I've had four bikes in the three years I've lived in New Orleans . I had three near accidents on the same bike, and I was finally hit by a car on the one I bought at a pawn shop (which I label the Big Mac, since it was painted bawdy hues of red and yellow ) after that one was stolen. They've all been stolen , except the Big Mac, which still sleeps in the next room, along with all the other stuff I no longer use.

Despite the odds of keeping a bike in this city for the cost of a nice one without it being stolen, I intend to get another one soon. This is a bicycle city , especially the French Quarter, in that most places of interest can be covered on a bike by a rider with mild endurance for maneuvering potholes, broken bottles, oblivious motorists, and the acceptance that despite your population, there is nowhere in the road clearly marked for you .

Big Mac is cursed, I've decided. Cursed in that it came back to me despite my efforts to give it away. I left it with an old roommate to settle a phone bill when I moved out; our mutual friend, Paul inherited it, then left it with me when he moved back home. I gave it to my most recent roommate, who promptly left it with me when she moved up North . Cursed in that it left me a scar .

I was riding home from Paul's house at 2am the night we had agreed to "just be friends" . It was a long night, and our houses were at a considerable distance, and my front tire was rapidly going flat (see Tuffies). I stupidly tried to run a red light and was broad sided by a large sedan that was, thankfully, slowing down to try to avoid increased momentum , which would have thrown me further from my bike than I was.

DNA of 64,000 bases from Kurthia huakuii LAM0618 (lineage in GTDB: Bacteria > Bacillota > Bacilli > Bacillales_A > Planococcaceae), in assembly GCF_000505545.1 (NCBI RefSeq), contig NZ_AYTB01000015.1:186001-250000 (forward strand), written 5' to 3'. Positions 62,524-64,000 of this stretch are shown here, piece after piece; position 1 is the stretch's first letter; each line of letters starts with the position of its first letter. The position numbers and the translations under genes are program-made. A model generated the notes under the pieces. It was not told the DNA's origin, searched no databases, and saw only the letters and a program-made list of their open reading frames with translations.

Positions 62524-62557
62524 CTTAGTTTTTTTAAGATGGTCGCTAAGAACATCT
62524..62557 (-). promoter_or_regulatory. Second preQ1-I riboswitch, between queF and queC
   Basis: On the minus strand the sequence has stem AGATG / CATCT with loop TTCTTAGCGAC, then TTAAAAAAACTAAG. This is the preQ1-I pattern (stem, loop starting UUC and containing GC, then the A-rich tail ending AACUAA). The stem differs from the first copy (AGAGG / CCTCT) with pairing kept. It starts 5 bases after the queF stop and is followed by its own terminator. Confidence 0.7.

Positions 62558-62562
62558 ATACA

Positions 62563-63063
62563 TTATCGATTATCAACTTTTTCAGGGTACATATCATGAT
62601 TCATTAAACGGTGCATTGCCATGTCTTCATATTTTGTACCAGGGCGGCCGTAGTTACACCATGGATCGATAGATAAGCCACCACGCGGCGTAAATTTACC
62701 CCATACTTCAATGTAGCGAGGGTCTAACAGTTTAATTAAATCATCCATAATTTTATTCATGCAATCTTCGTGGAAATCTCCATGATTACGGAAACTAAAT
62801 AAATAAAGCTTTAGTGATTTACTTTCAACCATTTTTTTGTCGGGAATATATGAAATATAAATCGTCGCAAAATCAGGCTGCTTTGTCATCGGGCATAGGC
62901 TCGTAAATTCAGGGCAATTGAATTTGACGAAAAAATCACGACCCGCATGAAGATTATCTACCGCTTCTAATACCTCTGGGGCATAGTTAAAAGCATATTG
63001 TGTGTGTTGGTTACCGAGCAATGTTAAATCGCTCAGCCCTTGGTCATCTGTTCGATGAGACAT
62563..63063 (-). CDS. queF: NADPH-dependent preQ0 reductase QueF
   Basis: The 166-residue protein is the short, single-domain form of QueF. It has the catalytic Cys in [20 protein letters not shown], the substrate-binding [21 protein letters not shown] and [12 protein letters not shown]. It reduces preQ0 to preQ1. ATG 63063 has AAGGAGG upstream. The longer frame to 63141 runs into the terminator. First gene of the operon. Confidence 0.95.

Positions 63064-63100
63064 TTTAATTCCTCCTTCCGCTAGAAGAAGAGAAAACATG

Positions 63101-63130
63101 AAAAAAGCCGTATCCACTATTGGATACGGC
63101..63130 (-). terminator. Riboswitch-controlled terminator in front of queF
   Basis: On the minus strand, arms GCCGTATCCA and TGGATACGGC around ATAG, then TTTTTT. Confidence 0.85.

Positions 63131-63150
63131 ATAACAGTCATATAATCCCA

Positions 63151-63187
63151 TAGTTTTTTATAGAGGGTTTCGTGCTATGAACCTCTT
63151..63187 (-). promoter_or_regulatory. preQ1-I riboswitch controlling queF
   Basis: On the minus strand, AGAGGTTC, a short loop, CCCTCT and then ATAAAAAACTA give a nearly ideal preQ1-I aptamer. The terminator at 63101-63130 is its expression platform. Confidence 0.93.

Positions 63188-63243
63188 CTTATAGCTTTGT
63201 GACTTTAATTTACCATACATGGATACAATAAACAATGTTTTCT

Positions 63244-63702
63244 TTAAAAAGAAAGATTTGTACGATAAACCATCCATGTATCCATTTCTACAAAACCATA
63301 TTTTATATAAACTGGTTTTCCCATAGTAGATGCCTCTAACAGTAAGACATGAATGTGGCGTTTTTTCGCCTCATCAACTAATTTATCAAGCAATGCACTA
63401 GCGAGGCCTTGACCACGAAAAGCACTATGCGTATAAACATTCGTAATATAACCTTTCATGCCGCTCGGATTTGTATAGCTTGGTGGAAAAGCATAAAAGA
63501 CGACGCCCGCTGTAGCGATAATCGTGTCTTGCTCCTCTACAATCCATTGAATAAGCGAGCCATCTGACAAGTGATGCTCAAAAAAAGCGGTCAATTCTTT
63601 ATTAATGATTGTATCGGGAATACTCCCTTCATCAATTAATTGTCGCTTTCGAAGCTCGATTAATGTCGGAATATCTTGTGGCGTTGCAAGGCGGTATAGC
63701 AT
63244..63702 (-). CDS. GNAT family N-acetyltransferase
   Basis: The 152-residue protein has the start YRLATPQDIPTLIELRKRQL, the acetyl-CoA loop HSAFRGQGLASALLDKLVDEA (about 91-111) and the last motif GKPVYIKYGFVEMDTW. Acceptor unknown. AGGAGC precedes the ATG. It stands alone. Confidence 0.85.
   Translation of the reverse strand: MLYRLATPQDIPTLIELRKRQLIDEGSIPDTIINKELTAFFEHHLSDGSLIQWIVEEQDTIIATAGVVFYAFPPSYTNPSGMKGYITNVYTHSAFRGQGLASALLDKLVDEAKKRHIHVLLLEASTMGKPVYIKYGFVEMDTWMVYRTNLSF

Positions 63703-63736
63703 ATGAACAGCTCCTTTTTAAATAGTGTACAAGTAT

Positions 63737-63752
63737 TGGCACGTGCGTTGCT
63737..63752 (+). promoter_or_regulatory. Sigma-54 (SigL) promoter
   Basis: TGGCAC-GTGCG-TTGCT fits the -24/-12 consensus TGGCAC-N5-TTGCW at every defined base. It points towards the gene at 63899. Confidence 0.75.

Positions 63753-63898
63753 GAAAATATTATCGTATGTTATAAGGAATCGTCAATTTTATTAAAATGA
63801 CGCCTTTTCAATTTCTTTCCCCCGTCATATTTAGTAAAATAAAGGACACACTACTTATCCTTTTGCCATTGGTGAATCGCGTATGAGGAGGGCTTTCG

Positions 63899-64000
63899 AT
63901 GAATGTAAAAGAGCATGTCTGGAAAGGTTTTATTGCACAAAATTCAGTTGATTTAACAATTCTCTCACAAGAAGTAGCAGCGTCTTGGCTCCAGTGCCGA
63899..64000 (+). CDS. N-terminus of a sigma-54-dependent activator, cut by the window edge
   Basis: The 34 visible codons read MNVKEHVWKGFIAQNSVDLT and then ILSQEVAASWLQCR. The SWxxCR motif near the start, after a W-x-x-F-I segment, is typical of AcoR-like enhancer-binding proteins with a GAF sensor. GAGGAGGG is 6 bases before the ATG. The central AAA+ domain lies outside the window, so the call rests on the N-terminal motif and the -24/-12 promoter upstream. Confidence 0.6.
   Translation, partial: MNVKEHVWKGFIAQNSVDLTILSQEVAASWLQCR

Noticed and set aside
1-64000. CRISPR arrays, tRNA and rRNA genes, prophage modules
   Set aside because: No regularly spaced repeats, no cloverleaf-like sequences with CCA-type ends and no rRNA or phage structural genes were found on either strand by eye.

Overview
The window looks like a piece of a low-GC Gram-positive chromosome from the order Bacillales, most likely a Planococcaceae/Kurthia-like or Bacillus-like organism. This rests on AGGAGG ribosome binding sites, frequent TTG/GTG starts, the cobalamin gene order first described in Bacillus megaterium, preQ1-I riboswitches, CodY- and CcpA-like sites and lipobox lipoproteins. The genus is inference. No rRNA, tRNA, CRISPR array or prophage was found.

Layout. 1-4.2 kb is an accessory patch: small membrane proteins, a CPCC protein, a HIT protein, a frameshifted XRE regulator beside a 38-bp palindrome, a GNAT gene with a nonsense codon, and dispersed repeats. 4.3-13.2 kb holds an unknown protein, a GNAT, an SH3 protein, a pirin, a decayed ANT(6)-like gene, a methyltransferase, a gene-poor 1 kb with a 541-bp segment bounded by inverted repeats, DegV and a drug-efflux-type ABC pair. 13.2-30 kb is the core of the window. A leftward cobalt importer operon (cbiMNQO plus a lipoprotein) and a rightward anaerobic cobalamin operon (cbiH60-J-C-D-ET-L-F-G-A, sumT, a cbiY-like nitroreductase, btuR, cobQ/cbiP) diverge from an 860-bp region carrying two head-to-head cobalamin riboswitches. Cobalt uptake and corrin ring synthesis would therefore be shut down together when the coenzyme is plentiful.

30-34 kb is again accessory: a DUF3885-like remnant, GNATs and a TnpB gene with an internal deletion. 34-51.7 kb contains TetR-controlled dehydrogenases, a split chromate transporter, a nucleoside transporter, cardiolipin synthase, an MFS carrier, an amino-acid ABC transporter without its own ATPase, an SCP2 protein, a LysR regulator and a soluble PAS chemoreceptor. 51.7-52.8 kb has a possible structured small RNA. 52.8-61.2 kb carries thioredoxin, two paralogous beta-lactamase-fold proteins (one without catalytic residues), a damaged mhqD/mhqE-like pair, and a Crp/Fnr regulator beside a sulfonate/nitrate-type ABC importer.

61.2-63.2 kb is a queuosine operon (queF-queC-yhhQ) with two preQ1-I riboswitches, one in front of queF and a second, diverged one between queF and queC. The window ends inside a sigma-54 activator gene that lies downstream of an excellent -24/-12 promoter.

All he did was knock me over. I landed on a few points: left shoulder, chin, eyebrow, forehead. I tasted gravel. My face went numb. Blood came out of my nose in a thin stream. Nothing hurt right away.

I was only a block shy of home , but I couldn't ride my bike. All he hit was my pedal , bending it back into the frame. I wanted to just pick up and keep going; my pride was enough to muffle my mouth's tendency to assume that the car is at fault, since it usually is. But this time I had to rely on someone.

He was nice enough to put my bike in the trunk of his car and give me a ride home. Once I got there, I called Paul and woke him up to tell him what had happened . I don't know why. I just figured since we were both prone to scrapes from our reckless riding , he'd want to know.

That was the closest thing I've ever gotten to a black eye . My eyebrow was bruised and I had a split lip and a scab under my chin, a square scar now. I looked at myself in the mirror a lot until it healed, sickly relishing that for all my stupid acts, I was alive. And I would live to bike again.

Which is what I intend to do, now and always.